# L'hospital's Rule

## Homework Statement

lim$$_{x -> infin}$$ x[(x+1)ln(1+(1/x))-1]

## The Attempt at a Solution

Am I able to start this with the chain rule. I'm not sure how to start this.

i've been simplifying your original problem to see what form of L'Hospital's you have

$$\lim_{x \rightarrow \infty} x[(x+1)\ln(1+\frac{1}{x})-1]$$

also is this correct?

well that's the oringal problem
Is it an infinity times infinity problem, but to use l'hospital's rule it has to be a fraction

can i leave x on top and move [(x+1)ln(1+(1/x))-1] to the bottom by raising it to the -1 power? Then use l'hospital's rule

nrqed
Homework Helper
Gold Member

## Homework Statement

lim$$_{x -> infin}$$ x[(x+1)ln(1+(1/x))-1]

## The Attempt at a Solution

Am I able to start this with the chain rule. I'm not sure how to start this.

I don't know if this is going to be useful to you because I don;t know if you have seen that trick but I can get the answer quickly by using a Taylor expansion of $$ln(1+\epsilon) \approx 1 + \epsilon$$ for small epsilon. Then simple algebra leads dircetly to the answer.

ok think i may have a solution

lim x-> infin $$\frac{x}{[(x+1)ln(1+(1/x))-1]^-1}$$

then use l'hospital's rule and get

$$\frac{1}{-[(x+1)ln(1+(1/x))-1]^-1 * [ln(1+(1/x)+(x+1)(1/1+(1/x))}$$

yea, i'm not reallu sure about that. I'm not sure if it will be acceptable

Dick
Homework Helper
I don't know if this is going to be useful to you because I don;t know if you have seen that trick but I can get the answer quickly by using a Taylor expansion of $$ln(1+\epsilon) \approx 1 + \epsilon$$ for small epsilon. Then simple algebra leads dircetly to the answer.

Be careful here, you may be quickly lead to the wrong answer. You need to keep the quadratic term in the expansion as well. I got burnt by that once.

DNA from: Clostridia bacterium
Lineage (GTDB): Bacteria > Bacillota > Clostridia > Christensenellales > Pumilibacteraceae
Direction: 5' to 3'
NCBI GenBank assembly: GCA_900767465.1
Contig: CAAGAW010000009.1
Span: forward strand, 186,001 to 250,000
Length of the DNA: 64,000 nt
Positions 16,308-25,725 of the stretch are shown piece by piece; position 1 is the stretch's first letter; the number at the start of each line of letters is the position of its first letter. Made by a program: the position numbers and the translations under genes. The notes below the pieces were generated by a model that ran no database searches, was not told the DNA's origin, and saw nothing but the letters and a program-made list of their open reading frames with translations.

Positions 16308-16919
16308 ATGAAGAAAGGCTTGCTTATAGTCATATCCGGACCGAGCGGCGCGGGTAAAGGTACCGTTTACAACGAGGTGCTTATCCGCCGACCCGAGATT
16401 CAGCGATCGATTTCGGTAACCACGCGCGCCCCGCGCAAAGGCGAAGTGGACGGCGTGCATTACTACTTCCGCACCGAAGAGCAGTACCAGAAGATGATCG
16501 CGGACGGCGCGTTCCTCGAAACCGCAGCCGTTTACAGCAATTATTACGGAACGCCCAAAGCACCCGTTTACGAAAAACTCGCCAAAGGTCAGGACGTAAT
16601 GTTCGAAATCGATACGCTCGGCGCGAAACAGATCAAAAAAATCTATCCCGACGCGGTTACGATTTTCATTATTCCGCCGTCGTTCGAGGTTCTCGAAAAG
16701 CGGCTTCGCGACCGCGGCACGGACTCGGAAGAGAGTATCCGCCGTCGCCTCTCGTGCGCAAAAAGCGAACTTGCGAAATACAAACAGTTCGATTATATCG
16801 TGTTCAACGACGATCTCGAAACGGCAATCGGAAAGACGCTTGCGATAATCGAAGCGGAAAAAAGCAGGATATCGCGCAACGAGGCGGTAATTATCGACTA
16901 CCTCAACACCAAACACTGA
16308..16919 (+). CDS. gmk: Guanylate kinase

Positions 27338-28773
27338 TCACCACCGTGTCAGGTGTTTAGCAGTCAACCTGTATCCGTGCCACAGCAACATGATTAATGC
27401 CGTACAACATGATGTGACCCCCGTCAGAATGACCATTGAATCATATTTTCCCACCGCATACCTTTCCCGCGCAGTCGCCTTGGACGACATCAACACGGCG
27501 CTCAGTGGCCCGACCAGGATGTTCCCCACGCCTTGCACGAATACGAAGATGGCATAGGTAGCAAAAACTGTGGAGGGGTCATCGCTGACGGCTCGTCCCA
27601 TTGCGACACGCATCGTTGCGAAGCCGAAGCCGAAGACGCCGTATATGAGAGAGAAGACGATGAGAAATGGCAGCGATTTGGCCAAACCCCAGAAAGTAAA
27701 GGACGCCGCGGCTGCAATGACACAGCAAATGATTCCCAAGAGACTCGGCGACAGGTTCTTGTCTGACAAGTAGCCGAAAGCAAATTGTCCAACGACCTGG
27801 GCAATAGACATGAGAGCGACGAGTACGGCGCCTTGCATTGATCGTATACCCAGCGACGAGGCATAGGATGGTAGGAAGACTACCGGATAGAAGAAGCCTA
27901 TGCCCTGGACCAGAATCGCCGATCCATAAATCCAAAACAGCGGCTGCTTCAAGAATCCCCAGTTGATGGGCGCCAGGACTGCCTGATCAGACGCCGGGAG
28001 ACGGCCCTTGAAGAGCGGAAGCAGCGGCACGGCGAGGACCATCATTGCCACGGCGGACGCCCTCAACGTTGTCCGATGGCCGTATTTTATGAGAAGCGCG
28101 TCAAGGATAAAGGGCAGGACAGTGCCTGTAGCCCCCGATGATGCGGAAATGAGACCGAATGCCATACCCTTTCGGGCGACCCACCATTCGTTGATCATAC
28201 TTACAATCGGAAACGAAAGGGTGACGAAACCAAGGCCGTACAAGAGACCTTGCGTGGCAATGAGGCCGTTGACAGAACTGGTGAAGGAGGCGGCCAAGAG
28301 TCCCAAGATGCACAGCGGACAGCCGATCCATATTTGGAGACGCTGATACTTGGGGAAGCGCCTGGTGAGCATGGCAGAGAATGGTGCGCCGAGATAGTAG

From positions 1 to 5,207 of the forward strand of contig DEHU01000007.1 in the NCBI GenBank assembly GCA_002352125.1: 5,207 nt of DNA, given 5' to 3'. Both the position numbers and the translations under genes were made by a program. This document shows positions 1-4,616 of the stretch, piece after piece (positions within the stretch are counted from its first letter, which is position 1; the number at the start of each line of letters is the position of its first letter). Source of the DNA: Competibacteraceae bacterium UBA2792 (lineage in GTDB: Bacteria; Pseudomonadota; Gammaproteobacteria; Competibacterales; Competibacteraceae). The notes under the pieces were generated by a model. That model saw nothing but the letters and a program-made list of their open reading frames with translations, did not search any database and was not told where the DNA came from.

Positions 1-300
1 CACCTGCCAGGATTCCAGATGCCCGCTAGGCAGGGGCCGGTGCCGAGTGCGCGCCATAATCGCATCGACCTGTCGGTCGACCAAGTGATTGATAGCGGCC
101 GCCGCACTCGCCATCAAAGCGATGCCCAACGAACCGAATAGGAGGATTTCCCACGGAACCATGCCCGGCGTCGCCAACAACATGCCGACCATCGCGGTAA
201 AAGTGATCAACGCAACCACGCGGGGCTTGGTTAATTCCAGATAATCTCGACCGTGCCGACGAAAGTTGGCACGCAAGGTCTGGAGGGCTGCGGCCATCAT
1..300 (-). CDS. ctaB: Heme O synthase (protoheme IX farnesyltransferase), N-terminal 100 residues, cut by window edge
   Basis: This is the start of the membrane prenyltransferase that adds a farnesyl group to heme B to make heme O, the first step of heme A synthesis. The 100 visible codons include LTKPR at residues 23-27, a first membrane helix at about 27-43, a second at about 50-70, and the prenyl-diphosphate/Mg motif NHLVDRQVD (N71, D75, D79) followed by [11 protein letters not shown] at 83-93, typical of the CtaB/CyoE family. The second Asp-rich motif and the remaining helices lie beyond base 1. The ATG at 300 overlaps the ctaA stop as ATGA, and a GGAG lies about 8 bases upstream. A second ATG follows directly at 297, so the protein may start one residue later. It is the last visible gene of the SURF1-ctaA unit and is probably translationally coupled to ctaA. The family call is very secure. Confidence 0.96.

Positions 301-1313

you mean in my use of the chain rule?..is this the right approach though?

Dick
Homework Helper
ok think i may have a solution

lim x-> infin $$\frac{x}{[(x+1)ln(1+(1/x))-1]^-1}$$

then use l'hospital's rule and get

$$\frac{1}{-[(x+1)ln(1+(1/x))-1]^-1 * [ln(1+(1/x)+(x+1)(1/1+(1/x))}$$

This limit isn't even the same as the one you started out with. Write it as
[(x+1)*ln(1+1/x)-1]/(1/x). Now it's 0/0 (though that's not completely clear until you show (x+1)*ln(1+1/x) -> 1. You can use l'Hopital but you've got to be careful.

so after you use l'hospital's rule the first time you get

$$\frac{ln(1+\frac{1}{x})+(x+1)(\frac{1}{1+\frac{1}{x}})}{\frac{-1}{x^{2}}}$$

and that's infin/0 ...right?

Dick
Homework Helper
You were the one who brought up the chain rule. The derivative of ln(1+1/x) is [1/(1+1/x)]*(-1/x^2). It's 0/0. Do some algebra on that before you differentiate again.

wait..i the correct answer -1 since it equals infin/neg infin

Dick
Homework Helper
wait..i the correct answer -1 since it equals infin/neg infin

infin/neg infin is NOT -1. It's indeterminant. You need to differentiate again. In the end you will find a perfectly finite limit.

how many time do you have to use l'hospital's rule..it's getting really messy

after the second time i use it i have 1/0

Dick
Homework Helper
how many time do you have to use l'hospital's rule..it's getting really messy

This is the last time. But clean up the algebra in the numerator before you differentiate again. Better to do it before than after.

but it's 1/0 can I still use l'hospitals'?

Dick
Homework Helper
but it's 1/0 can I still use l'hospitals'?

I get [ln(1+1/x)-1/x]/(-1/x^2) after I do the algebra from the first differentiation. That's 0/0, not 1/0.

your numerator is wrong, her's the oringal again

lim x-> infin x[(x+1)ln(1+(1/x))-1]

Gib Z
Homework Helper
I don't know if this is going to be useful to you because I don;t know if you have seen that trick but I can get the answer quickly by using a Taylor expansion of $$ln(1+\epsilon) \approx 1 + \epsilon$$ for small epsilon. Then simple algebra leads dircetly to the answer.

Tiny correction, there is no constant term in that. So its just epsilon, though as Dick said, we should keep the quadratic term in there as well.

Dick